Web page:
Anthony Marra, Chimamanda Ngozi Adichie, Alice McDermott, Ruth Ozeki, Frank Bidart, Lucie Brock-Broido, Denise Duhamel, Carmen Giménez Smith, Hilton Als, Aleksandar Hemon, Rebecca Solnit, Amy Wilentz, Scott Anderson, Leo Damrosch, Linda Leavell, Kevin Cullen and Shelley Murphy, Sheri Fink, David Finkel, George Packer, and Lawrence Wright.
You can find more on Rose's book on Google Books: http://goo.gl/0wa75T
Rose McAleese is a poet and a filmmaker who was born on Halloween night in Seattle, where she was delivered by a doctor in a giant spider costume, which, so far, has pretty much set the tone for the rest of her life. She began writing poetry before she actually knew how to write, filling dozens of notebooks with her indecipherable scrawl. Her penmanship and spelling eventually improved and she was named Individual Youth Slam Poet in 2007 and 2008, and was a member of the Seattle Youth Slam Poetry Team that competed at Brave New Voices National Poetry Slams in 2007, 2008, and 2009. She also competed on the University of Washington poetry team at the 2010 College Unions Poetry Slam Invitational, where she was nominated Best Female Poet. She was a member of the 2011 Seattle Adult Poetry Slam team and was named "Rookie of the Year," an honor she found both flattering and funny. In 2012 she represented Seattle at the Women of the World Poetry Slam.
McAleese works as a freelance writer, editor and director in her hometown of Seattle. In her spare time, she occupies herself by considering her next move and working on her tan. Neither project seems to be working out as planned.
Merrill Leffler speaks about his new book, Mark the Music.
Speaker Biography: Merrill Leffler has published two previous collections of poetry, Partly Pandemonium, Partly Love (Dryad Press, 1982) and Take Hold (Dryad Press, 1997). Originally a physicist-engineer at NASA, he did graduate studies in literature at the University of Maryland and Oxford University, taught literature at the U.S. Naval Academy, and went on to become senior science writer at the University of Maryland Sea Grant Program. The publisher of Dryad Press, Leffler has guest-edited issues of various magazines, among them, "Poet Lore" on Israeli poetry: "The Changing Orders" and "Shirim: The Poetry of Eytan Eytan," which he and Moshe Dor translated from the Hebrew. He is a founder of The Writer's Center (Bethesda, Md.) and currently writes the "Vox Poetica" column for the Voice newspapers in Maryland.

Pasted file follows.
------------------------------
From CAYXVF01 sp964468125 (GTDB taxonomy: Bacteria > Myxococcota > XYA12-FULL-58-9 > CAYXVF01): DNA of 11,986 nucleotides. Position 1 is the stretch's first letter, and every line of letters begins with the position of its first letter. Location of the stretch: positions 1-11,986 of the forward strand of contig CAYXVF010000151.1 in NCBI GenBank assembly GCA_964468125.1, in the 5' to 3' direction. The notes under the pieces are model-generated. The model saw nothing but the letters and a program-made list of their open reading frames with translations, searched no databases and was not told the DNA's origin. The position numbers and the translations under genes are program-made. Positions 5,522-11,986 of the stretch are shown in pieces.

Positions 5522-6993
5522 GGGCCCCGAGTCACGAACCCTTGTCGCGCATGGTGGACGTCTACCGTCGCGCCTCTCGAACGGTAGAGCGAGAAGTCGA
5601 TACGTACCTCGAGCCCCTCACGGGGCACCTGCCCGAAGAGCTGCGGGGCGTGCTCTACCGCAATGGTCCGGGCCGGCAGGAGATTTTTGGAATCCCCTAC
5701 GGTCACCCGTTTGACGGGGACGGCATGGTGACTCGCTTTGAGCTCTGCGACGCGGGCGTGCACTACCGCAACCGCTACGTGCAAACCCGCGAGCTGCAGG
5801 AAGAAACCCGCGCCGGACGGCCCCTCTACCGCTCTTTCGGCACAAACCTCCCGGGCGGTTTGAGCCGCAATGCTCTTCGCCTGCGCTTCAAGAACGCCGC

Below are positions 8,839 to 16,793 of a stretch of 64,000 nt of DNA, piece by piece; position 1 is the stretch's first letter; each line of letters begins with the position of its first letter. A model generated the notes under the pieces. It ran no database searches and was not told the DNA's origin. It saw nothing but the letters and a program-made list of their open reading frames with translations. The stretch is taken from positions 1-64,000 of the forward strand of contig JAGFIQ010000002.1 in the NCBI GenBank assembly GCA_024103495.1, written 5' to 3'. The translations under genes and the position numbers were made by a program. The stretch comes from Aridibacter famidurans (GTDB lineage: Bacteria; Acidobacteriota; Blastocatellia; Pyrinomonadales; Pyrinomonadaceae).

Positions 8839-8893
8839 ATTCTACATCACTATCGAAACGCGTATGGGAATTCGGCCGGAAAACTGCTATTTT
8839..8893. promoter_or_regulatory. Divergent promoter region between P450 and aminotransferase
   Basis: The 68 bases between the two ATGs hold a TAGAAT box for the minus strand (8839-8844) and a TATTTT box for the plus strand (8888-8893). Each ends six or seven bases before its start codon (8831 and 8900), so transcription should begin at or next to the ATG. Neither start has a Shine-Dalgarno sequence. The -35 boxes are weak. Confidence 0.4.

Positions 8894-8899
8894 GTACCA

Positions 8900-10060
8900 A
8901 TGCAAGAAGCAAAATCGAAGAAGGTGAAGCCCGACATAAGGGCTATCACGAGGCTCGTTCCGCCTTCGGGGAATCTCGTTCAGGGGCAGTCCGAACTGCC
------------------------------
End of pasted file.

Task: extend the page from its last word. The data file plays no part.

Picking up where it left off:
In honor of the release of Confidence, or The Appearance of Confidence: The Best of The Believer Music Interviews, Strand is partnering with The Believer to bring you a series of music themed conversations. To kick off this series is a conversation between musician Laurie Anderson and writer Amanda Stern. Laurie is a world-renowned performance artist, composer, and musician, well known for her pioneering work in electronic music, as well as for her invention of several experimental musical instruments. Besides her solo work, she's also collaborated with many other artists including Peter Gabriel, William S. Burroughs, and Lou Reed.
Joining Laurie for the evening will be Amanda Stern, writer, editor and creator of the acclaimed the "Happy Ending Music and Reading Series," which boasts participation by folks like Moby, A.M. Homes, Amy Hempel, and of course, Laurie. Amanda is the author of the novel The Long Haul and her work appears in places like The New York Times and Filmmaker.
Just as Confidence collects the best conversations with musicians from The Believer—from Jack White on upholstery, to M.I.A. on the internet, to Björk on poetry—this new series will bring you the best in open-ended, lively discussions between contemporary musicians and writers. Join us for this special evening as we kick off the series!
Sean Strub, founder of groundbreaking POZ magazine, visits the Strand to chat about his candid new release Body Counts: A Memoir of Politics, Sex, AIDS, and Survival, which charts his journey from his beginnings in the world of politics, to his near-death experience as a man with AIDS in New York City during the disease's rampant epidemic years.
Sean's book recounts the radical activism he used to combat the discrimination and negativity he and so many other HIV-positive Americans experienced during the era, and features a cast of characters ranging from Tennessee Williams to Gore Vidal, from Bill Clinton to Yoko Ono.
Joining Sean for the evening is Walter Armstrong, editor in chief of POZ magazine from 1998-2005. Walter is currently at work on an oral history of gay life in the East and West Villages from 1976-1996.